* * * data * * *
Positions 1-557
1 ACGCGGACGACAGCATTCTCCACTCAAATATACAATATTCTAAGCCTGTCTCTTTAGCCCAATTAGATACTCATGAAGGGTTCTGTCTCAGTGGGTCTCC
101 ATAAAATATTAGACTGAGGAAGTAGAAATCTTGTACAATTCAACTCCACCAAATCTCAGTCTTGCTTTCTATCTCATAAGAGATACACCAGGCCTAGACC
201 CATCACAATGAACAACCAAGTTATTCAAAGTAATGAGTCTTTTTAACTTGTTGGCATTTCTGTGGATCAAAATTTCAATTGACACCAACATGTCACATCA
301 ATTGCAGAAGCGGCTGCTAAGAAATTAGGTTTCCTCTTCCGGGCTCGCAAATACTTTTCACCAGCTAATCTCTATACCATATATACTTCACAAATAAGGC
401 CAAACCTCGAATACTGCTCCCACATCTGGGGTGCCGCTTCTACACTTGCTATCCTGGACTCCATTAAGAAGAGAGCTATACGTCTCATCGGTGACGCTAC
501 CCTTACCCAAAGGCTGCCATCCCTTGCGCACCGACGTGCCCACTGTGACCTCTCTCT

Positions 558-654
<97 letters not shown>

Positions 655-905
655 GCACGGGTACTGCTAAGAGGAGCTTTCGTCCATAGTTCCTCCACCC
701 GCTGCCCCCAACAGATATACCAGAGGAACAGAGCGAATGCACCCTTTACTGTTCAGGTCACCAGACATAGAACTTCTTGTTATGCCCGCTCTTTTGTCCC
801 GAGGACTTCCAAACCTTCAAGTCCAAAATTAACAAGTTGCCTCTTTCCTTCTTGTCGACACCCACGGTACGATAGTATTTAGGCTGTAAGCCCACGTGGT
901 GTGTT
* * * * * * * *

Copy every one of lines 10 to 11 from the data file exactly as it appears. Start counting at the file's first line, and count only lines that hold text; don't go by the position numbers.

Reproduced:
Positions 655-905
655 GCACGGGTACTGCTAAGAGGAGCTTTCGTCCATAGTTCCTCCACCC